I’ve got nothing against this in theory, and all of those are laudable goals. In particular, I’d like to learn more about the LaGrange points, since if humanity is ever to colonize space, it’s almost undoubtedly gonna’ start there. In fact, a number of these goals were actively discussed in the late Apollo years, and at one point, NASA was seriously proposing a series of Manned Mars and Venus flybys using super attenuated Apollo technology. http://beyondapollo.blogspot.com/2009/03/astronomy-from-piloted-mars-fly... This approach had a lot to support it, and was intended as a logical intermediate step between the Lunar Program and actually landing a man on Mars (Which NASA was intending to do by 1981 in those days.) As manned space missions go, however, these are all B-list items. Had they happened in the 1970s as a ramp-up to something grander, swell. To happen in the 2020s as a ramp-up to nothing in particular…eh. Not so much.
And there’s a number of conspicuous holes in this plan - how are we supposed to *get* to Phobos or L5 or a Near-Earth Asteroid? If the shuttle is retired, and Orion is on ice, and we’re grounded for a decade, how are we supposed to do all this semi-cool stuff?
The fact is: we aren’t.
As Stephen Baxter has pointed out, “NASA’s job is limiting access to space, not expanding it, and anyone who hasn’t realized that simply hasn’t been paying attention.” It’s true, and since 1981 a sideline of this “Keeping the masses out of space by only letting select people in to it” business has been endless paper studies. Study the effects of this on that and that on this, how would it apply to the construction of next generation spacecraft? Paper study the potential designs of next generation spacecraft. Actually select and design the next generation spacecraft, but don’t actually build them. Abandon the study and start a new one covering the exact same things, but ignoring previous work on the subject. Paperstudy various methods of getting to Mars, design a mission architecture. Refine it. Promote it on TV and stuff, then abandon it and start over from scratch. Lather, Rinse, Repeat.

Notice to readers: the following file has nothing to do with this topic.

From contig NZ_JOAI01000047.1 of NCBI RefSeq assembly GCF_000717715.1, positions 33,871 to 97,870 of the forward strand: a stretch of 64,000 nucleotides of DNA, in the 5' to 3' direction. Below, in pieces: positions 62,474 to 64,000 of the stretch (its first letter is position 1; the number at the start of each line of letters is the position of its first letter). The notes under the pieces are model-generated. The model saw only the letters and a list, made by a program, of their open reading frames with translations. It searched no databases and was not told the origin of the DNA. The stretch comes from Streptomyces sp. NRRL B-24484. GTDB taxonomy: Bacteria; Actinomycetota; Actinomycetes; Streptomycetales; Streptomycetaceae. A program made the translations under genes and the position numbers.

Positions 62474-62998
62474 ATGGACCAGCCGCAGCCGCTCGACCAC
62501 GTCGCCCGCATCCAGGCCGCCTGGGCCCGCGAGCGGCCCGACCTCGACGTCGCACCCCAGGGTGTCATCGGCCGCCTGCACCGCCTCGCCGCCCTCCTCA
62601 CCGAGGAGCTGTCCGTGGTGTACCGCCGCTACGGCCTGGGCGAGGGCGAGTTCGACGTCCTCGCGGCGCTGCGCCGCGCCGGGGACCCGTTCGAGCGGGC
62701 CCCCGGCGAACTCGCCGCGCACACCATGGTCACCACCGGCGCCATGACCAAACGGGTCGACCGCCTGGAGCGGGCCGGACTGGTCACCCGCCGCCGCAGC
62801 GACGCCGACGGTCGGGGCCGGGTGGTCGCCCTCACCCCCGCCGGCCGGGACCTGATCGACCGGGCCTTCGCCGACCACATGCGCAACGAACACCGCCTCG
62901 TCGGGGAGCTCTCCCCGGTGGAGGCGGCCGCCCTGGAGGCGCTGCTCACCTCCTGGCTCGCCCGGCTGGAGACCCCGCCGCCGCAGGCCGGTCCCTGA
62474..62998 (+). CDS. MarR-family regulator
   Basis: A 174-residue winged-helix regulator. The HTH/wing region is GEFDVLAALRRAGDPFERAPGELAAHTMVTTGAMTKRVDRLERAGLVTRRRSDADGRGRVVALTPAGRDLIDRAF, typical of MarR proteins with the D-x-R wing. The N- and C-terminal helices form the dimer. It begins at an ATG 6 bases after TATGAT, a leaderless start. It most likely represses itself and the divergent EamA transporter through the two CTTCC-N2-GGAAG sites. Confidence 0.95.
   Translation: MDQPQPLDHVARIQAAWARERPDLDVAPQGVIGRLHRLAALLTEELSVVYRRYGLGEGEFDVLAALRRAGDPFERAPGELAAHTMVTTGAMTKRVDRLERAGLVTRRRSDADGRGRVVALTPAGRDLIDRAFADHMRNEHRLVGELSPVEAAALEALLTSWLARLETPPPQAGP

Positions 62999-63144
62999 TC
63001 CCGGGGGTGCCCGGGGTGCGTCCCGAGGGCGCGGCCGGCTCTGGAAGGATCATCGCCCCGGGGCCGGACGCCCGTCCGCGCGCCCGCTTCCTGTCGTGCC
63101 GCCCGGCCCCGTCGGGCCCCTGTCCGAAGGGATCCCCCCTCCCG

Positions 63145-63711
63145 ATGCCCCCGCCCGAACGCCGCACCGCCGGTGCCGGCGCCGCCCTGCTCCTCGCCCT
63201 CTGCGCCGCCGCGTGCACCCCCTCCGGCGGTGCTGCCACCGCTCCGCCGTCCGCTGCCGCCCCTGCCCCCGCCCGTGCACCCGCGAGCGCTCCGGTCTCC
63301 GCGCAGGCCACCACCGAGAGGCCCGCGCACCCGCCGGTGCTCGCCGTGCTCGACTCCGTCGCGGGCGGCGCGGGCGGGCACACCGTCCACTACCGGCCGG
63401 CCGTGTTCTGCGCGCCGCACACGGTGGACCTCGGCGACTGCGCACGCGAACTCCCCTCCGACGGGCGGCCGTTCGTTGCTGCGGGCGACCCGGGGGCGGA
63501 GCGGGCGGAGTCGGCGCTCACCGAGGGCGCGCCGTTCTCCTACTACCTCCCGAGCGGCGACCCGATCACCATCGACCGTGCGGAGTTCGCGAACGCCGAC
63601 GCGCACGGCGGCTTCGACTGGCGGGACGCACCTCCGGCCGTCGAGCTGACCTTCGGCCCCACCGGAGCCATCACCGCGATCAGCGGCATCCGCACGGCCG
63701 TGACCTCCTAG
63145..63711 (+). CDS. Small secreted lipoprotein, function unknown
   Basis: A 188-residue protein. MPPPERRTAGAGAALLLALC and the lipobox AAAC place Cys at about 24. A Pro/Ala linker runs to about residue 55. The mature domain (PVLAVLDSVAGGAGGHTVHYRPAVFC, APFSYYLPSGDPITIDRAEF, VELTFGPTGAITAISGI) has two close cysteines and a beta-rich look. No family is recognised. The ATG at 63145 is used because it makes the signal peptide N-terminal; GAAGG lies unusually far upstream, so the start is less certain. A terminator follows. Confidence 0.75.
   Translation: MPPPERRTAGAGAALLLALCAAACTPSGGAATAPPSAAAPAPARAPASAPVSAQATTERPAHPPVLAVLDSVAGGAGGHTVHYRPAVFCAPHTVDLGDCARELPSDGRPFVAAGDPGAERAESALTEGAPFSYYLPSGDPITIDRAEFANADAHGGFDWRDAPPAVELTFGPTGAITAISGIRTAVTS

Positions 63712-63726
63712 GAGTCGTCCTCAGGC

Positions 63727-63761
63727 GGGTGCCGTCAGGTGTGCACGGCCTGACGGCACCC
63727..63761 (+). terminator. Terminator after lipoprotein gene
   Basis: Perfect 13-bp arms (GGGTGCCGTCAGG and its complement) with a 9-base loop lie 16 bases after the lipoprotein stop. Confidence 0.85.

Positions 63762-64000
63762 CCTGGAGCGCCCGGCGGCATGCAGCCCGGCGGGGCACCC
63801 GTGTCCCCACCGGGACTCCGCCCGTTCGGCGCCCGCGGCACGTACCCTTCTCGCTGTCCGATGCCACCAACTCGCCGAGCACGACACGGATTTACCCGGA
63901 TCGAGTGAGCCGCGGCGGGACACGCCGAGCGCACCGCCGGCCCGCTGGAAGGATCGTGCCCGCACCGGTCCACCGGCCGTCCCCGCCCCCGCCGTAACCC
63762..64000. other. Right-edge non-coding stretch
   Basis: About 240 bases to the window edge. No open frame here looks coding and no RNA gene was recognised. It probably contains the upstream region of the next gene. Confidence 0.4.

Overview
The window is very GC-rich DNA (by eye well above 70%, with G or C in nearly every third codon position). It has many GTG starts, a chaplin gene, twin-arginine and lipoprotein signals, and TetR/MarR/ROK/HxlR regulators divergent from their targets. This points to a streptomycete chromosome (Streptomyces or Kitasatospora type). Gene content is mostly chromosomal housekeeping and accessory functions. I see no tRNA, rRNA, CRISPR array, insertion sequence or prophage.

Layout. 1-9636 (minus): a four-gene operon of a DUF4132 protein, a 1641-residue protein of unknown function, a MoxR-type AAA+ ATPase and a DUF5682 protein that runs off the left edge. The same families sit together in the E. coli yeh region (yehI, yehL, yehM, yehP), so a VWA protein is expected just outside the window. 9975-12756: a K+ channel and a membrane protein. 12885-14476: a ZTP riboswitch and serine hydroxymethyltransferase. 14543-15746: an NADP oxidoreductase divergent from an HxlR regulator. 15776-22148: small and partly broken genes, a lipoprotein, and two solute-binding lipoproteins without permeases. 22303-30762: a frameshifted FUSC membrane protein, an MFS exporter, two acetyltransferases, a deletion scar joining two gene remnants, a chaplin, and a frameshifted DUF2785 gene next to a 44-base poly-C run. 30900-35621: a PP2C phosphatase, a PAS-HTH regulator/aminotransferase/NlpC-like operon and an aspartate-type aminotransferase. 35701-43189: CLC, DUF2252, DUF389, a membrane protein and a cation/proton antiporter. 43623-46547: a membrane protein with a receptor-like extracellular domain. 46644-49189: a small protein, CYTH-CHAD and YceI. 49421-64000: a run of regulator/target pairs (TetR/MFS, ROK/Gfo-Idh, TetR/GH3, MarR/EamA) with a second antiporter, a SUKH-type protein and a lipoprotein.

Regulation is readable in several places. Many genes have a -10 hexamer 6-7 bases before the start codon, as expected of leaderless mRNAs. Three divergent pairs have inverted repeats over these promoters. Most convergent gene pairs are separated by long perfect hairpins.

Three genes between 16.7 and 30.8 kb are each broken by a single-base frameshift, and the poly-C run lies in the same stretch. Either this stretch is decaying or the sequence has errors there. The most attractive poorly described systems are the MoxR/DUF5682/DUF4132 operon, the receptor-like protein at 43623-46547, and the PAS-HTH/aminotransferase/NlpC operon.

The commission is basically laying out a plan which will result in new paper studies, but no actions. They’ll make recommendations that NASA will half-heartedly work towards, knowing full well that the recommendations will be changed before they every get anywhere near achieving them. And in the end, noting that they’re discussing will end up happening.
So here’s what’s gonna’ happen:
Sometime next year, Congress will decide to roll back the retirement date of the Shuttles. Their argument will be that it was an arbitrary date to begin with, there isn’t a replacement vehicle in sight, and the shuttles are somehow safer now (Though, in fact, they’re not. They’ve killed 14 people so far, and if you keep those orbital murder machines in service, they *will* kill again, it’s just a matter of when). There’ll be some foofaw about designing a replacement - eventually - and perhaps once the ISS is completed they’ll recommend a more financially sound space program, which basically means two or three shuttle flights a year for the indefinite future, rather than five or six like now. The president will support this because it means killing Constellation/Orion, and freeing up those funds, and continuing the present program at a reduced launch rate will still be cheaper than any of the alternatives.
And that, my friends, will be that. We’ve wasted 37 years spanking it in LEO, and it’s not going to change any time soon. We’re farther from putting a man on Mars now than we were in 1972. We will not see a person there in our lifetimes, unless perhaps it’s a Chinese or Russian explorer.